Atom smashers at a U.S. national lab have produced temperatures not seen since the Big Bang — 7.2 trillion degrees, or 250,000 times hotter than the sun's interior — in work re-creating the universe's first microseconds. The results come from the 2.4-mile-wide Relativistic Heavy Ion Collider at the Department of Energy's Brookhaven (N.Y.) National Laboratory. Since 2000, scientists there have hurtled gold atoms together at nearly the speed of light. These smash-ups heat bubbles smaller than the center of an atom to about 40 times hotter than the center of an imploding supernova. Scientists say the results have given them...
  • Looking for Life in the Multiverse

    12/18/2009 12:07:14 AM PST · by ErnstStavroBlofeld · 35 replies · 1,339+ views
    Scientific American ^ | 01/01/2010 | Alejandro Jenkins and Gilad Perez
    The typical Hollywood action hero skirts death for a living. Time and again, scores of bad guys shoot at him from multiple directions but miss by a hair. Cars explode just a fraction of a second too late for the fireball to catch him before he finds cover. And friends come to the rescue just before a villain’s knife slits his throat. If any one of those things happened just a little differently, the hero would be hasta la vista, baby. Yet even if we have not seen the movie before, something tells us that he will make it to...
  • Atom smasher catches 1st high-energy collisions (during Large Haldron Collider test runs)

    12/09/2009 9:07:22 PM PST · by NormsRevenge · 21 replies · 975+ views
    AP on Yahoo ^ | 12/9/09 | Alexander G. Higgins - ap
    GENEVA – The world's largest atom smasher has recorded its first high-energy collisions of protons, a spokeswoman said Wednesday. Physicists hope those collisions will help them understand suspected phenomena such as dark matter, antimatter and ultimately the creation of the universe billions of years ago, which many theorize occurred as a massive explosion known as the Big Bang. The collisions occurred Tuesday evening as the Large Haldron Collider underwent test runs in preparation for operations next year, said Christine Sutton of the European Organization for Nuclear Research, or CERN. Two beams of circulating particles traveling in opposite directions at 1.18...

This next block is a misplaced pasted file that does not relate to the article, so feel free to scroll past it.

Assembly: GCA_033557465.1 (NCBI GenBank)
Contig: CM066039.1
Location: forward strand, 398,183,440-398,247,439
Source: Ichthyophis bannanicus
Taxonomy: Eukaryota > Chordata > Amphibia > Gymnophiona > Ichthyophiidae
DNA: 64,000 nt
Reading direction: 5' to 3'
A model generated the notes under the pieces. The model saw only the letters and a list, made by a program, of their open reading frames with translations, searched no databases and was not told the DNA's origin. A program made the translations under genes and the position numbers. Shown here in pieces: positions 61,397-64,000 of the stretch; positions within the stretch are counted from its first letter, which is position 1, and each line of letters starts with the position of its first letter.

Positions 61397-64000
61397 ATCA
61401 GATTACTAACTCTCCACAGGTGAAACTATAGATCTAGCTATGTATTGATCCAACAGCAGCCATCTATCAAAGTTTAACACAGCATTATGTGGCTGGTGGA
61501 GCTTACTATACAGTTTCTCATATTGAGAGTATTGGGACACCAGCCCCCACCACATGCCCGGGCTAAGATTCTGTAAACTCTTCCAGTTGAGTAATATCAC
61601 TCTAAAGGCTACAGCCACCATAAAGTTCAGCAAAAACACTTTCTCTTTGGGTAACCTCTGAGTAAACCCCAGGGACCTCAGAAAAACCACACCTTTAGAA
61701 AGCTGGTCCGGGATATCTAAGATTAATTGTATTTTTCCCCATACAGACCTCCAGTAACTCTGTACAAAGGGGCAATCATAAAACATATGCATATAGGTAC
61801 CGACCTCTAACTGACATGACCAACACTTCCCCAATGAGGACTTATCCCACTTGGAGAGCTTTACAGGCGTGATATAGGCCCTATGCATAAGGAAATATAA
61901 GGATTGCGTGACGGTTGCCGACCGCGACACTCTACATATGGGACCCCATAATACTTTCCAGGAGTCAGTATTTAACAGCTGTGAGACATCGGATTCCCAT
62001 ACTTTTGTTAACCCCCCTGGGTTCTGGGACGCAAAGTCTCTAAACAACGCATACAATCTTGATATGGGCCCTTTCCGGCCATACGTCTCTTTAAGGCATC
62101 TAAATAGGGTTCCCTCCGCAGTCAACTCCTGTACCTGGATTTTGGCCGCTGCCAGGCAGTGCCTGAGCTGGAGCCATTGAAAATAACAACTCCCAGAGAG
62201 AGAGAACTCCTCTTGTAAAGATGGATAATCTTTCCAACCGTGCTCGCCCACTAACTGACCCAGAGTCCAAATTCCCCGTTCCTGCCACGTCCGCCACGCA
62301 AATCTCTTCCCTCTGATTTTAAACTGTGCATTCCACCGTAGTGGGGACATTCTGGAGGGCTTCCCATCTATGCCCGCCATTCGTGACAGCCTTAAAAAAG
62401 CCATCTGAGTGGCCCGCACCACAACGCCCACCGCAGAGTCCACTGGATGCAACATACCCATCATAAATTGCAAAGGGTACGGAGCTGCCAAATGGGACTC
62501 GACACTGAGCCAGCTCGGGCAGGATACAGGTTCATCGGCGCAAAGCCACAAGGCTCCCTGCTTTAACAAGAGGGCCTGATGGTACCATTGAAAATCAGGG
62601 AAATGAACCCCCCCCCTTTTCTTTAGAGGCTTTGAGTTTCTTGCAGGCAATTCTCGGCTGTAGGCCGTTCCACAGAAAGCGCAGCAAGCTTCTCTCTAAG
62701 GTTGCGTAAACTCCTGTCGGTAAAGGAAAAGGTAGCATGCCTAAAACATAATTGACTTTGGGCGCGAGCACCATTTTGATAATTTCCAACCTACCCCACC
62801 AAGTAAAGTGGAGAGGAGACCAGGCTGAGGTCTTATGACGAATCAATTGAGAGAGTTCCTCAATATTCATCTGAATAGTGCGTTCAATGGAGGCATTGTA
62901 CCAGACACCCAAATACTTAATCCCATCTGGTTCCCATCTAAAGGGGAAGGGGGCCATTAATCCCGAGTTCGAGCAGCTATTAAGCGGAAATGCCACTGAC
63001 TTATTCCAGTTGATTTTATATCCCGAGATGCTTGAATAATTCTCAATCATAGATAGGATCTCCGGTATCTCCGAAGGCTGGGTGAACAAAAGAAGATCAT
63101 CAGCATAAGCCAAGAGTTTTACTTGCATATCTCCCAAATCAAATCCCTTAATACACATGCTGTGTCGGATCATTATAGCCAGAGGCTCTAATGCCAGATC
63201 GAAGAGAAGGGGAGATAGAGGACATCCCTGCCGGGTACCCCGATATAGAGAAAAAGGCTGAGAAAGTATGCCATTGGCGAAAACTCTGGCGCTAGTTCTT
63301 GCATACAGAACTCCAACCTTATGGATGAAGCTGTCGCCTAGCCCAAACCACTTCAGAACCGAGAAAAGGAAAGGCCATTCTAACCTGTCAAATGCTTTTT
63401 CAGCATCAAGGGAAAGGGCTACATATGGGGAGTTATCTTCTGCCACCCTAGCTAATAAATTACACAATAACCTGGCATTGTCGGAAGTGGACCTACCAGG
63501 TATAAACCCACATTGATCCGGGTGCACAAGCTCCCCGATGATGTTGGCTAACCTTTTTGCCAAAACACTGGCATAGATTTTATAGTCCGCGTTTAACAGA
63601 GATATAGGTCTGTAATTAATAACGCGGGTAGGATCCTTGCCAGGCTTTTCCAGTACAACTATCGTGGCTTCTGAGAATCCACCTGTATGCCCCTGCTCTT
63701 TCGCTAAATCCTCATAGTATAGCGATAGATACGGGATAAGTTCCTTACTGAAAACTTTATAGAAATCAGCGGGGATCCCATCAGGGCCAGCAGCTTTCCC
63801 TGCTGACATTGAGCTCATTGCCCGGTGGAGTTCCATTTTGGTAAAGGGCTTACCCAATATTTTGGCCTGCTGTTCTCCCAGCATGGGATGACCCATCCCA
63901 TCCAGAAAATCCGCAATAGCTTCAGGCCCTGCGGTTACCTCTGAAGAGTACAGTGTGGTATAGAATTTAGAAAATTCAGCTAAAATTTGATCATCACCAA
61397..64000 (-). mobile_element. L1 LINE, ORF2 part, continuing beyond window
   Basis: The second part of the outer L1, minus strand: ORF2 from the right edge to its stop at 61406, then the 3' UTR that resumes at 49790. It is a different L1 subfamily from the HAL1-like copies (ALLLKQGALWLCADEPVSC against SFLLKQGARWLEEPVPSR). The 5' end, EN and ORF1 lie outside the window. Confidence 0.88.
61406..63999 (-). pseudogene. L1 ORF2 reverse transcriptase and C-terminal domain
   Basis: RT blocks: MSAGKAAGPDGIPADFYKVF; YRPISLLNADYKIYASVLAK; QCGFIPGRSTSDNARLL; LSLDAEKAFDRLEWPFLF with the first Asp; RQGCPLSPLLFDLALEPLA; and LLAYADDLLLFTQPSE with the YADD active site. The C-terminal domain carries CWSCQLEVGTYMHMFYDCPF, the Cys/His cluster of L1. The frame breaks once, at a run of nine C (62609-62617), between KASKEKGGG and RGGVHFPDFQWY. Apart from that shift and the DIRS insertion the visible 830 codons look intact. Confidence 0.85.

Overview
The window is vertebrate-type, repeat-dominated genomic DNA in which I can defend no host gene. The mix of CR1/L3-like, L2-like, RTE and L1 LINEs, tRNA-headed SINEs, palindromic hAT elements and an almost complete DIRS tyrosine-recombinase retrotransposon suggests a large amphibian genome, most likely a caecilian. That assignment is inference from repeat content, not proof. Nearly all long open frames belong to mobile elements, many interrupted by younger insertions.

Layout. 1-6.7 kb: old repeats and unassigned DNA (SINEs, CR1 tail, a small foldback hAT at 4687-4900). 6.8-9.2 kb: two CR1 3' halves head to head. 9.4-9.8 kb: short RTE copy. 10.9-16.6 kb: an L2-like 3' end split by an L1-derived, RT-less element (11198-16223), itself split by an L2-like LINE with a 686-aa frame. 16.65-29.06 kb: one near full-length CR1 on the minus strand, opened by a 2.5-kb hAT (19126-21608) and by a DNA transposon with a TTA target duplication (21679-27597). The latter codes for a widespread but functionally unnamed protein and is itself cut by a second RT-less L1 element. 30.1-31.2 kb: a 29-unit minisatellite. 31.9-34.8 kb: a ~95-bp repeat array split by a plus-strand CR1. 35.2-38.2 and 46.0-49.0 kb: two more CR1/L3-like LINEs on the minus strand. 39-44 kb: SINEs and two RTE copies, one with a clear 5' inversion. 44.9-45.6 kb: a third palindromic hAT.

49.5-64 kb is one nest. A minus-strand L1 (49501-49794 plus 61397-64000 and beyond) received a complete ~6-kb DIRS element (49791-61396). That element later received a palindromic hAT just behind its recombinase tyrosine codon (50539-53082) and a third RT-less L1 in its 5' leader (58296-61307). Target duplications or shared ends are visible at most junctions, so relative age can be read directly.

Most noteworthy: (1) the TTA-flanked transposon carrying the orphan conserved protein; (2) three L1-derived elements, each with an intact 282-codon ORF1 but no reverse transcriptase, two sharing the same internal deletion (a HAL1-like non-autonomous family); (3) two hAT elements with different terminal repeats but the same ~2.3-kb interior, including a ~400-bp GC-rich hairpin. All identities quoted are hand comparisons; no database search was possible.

• A black future

    12/05/2009 4:26:01 PM PST · by KevinDavis · 82 replies · 1,758+ views
    ScienceNews ^ | 12/19/09 | Tom Siegfried
    Shortly after the first of the year (if not already), the Large Hadron Collider — the most powerful particle accelerator ever built — will smash protons together at record energies. If the Earth remains intact, doomsayers will once again have been falsified. Every time they forecast the demise of the planet, those prophets of Earthly annihilation prove themselves no more foresightful than mortgage bankers or phony psychics.
  • Splitting Time from Space—New Quantum Theory Topples [sic] Einstein's Spacetime

    11/25/2009 12:25:53 AM PST · by Daffynition · 69 replies · 15,041+ views
    ScientificAmerican ^ | Dec 2009 | Zeeya Merali
    Was Newton right and Einstein wrong? It seems that unzipping the fabric of spacetime and harking back to 19th-century notions of time could lead to a theory of quantum gravity. Physicists have struggled to marry quantum mechanics with gravity for decades. In contrast, the other forces of nature have obediently fallen into line. For instance, the electromagnetic force can be described quantum-mechanically by the motion of photons. Try and work out the gravitational force between two objects in terms of a quantum graviton, however, and you quickly run into trouble—the answer to every calculation is infinity. But now Petr Hořava,...
  • Zealots put the spin into voting

    07/17/2003 4:35:27 PM PDT · by LibWhacker · 213+ views
    Physics Web ^ | 7/17/03 | Katie Pennicott
    How does a person with fixed political opinions influence the voting intentions of other people in an election? According to Mauro Mobilia, a theoretical physicist at the EPFL in Lausanne and Boston University, there are striking similarities between the influence of a zealot in the electorate and a fixed magnetic spin in an array of random spins. Mobilia believes this zealot model could give insights into a wide range of 'many-body' physical systems (M Mobilia 2003 Phys. Rev. Lett. 91 028701). In an election most people weigh up the pros and cons of the candidates before they choose who to...